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Astounding Rafflesia Flower Facts That'll Will Leave You Baffled

Rafflesia Flower Facts
Ever heard of a flower that weighs around ten kilograms? Rafflesia is the largest and heaviest flower in the world, with an equally heavy stench.
Sonia Nair
Last Updated: Feb 10, 2018
Even though, Rafflesia is a genus that belongs to the family Rafflesiaceae, the term is most popular as the name of the largest flower in the world. The genus Rafflesia comprises 28 species of parasitic flowering plants, which are native to the Southeast Asian rainforest. The most interesting fact about the genus is that one of its species - Rafflesia arnoldii, produces the world's largest single flower.
The term rafflesia is popularly used to denote the flower of Rafflesia arnoldii. It is also one of the stinkiest flowers in the world. Rafflesia arnoldii is a parasitic plant that exists as strands of tissues inside the vines of the host plant. Its presence can be detected only when the buds appear. It takes around ten months for the buds to bloom, but the flowers last for a few days only.
Largest Flower in the World
Rafflesia Flower
Rafflesia (Rafflesia arnoldii, to be precise) is the world's largest single flower. Though titan arum is also said to be the largest flower, in fact it is the largest unbranched inflorescence (and not a single flower).
Rafflesia looks like a typical flower with five petals, but the difference lies in the fact that this flower can have a maximum diameter of 100 centimeters (one meter) and a weight of around seven to ten kilograms. The petals of this flower have a thickness of one inch. Even other rafflesia species have bigger flowers, the smallest one being twelve centimeters in diameter.
What Makes Rafflesia Unique?
Apart from the giant size, rafflesia flower has certain other characteristics that cannot be seen in conventional flowers. It is red in color with five leathery petals that sport whitish wart-like speckles. The center has a well-like structure where you can find a central disc (raised on a column) with many spines. This disc is surrounded by a diaphragm. The sexual organs of the flower are located beneath the disc. Being unisexual, it can have either anthers or styles and not both (rarely, some of these flowers are found to be bisexual). Rafflesia is stinky and it smells like rotten flesh. So, it is also known as corpse flower or meat flower.
Rafflesia - A Plant With No Stems, Leaves, and Roots
rafflesia bud
Unlike conventional plants, rafflesia lacks stems, leaves and roots. Its presence can be sensed, only when the buds appear on the host vine and develop flowers. The plant is an endoparasite that grows inside the stems of the host - Tetrastigma vines. The root-like parts (haustoria) of rafflesia grow inside the tissue of the vine and extract nutrients from the host plant to grow.
Once the plant matures, it produces buds that are found as small bumps on the vines. The buds develop on the vines and take around nine to twelve months to grow. The buds of rafflesia look like cabbages with brownish scales (covering) and orangish-red petals inside. The buds usually open during rainy nights. It takes around 24 to 48 hours for a rafflesia bud to open fully.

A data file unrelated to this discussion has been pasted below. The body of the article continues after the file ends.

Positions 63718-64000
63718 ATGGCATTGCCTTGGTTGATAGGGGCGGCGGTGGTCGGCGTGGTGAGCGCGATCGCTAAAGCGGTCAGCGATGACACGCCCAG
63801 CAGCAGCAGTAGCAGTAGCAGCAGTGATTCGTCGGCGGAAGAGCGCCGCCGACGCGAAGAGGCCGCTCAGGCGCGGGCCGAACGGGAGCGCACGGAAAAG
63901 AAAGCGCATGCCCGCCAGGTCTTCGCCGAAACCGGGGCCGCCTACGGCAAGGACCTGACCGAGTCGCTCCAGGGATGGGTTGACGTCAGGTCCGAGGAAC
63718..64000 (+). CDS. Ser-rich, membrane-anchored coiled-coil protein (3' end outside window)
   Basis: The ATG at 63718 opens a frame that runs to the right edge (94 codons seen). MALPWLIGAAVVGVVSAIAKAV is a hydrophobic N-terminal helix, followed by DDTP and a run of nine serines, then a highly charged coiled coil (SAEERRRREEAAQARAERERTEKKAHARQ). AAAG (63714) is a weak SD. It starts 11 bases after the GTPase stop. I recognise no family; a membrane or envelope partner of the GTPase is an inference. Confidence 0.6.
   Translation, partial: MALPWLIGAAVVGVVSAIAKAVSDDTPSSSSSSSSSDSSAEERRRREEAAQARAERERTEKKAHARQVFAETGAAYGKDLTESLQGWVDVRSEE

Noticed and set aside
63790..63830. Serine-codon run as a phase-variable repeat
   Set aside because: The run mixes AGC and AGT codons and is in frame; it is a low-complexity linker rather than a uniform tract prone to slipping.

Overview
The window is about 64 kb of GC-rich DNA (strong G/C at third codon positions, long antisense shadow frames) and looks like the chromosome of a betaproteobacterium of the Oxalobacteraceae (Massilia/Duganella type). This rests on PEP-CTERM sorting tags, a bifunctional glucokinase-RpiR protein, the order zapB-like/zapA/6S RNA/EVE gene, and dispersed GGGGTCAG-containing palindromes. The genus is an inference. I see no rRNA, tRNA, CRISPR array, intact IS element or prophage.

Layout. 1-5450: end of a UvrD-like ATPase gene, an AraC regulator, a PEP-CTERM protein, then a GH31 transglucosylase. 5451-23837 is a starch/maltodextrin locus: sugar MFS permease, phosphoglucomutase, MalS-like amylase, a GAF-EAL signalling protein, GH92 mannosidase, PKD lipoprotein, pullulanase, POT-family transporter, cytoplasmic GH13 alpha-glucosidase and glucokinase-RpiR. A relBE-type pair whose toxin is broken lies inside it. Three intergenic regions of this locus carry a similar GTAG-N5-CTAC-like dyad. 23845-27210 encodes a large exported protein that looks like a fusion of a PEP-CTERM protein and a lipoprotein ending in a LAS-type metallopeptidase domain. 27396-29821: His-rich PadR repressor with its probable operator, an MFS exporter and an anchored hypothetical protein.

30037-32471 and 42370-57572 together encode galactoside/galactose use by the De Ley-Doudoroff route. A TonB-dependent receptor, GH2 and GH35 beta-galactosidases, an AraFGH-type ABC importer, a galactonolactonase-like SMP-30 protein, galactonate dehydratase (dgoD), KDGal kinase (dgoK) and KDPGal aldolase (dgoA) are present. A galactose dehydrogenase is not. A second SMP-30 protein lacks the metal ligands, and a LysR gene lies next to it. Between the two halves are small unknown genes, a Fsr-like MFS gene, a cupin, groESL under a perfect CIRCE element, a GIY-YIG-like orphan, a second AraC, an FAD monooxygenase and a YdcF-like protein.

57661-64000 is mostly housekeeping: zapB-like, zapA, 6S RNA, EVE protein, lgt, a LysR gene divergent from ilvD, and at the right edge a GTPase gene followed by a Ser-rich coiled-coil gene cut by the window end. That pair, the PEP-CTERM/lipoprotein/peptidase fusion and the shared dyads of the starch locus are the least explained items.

The flowers last for only five to seven days. After that, they wither and rot to a black slimy mass. But if the flowers are fertilized, they will produce fruits.The fleshy fruit of rafflesia is round in shape and has a diameter of about 12 to 15 centimeters. The fruit contains numerous seeds that are said to be dispersed by squirrels and shrews that feed on it.
The plant, which is an endoparasite is found to cause no damage to its host, even though it draws food from the latter. Speculation is that rafflesia seedlings can enter the host plant, only through the damaged roots or stems.
Some Interesting Facts
rafflesia Organs
The genus Rafflesia is named after Sir Stamford Raffles, the adventurer and founder of the British colony of Singapore. He was the leader of the Indonesian rainforest expedition team, which is said to have found the rafflesia flower, during 1818.
The species Rafflesia arnoldii is named after Dr. James Arnold (his guide found the flower), who was a member of the 1818 Indonesian rainforest expedition headed by Sir Stamford Raffles.
Rafflesia flower habitat includes the primary and secondary rainforests of Malaysia, Sumatra, Java, southern Thailand, Borneo and southern Philippines.
The rotten smell is believed to be one of the rafflesia flower adaptations, which helps the plant to attract pollinators that mainly include flies. The smell is said to be stronger during the early morning hours.
The chances of successful pollination are very rare, as only 10 to 20% of the buds develop to flowers. Apart from that, there is no guarantee that male and female flowers bloom at the same period and are located nearby.
It has been observed that male flowers are much more common than female flowers and this affects pollination and reproduction negatively.
Rafflesia flowers are very rare to find, and are almost on the verge of extinction, due to habitat loss. There are various other factors that affect the survival of rafflesia species. They include the specific habitat requirement, high rates of mortality of the buds and difficulty in pollination. The buds of these plants are harvested by the locals, as they are believed to have medicinal properties.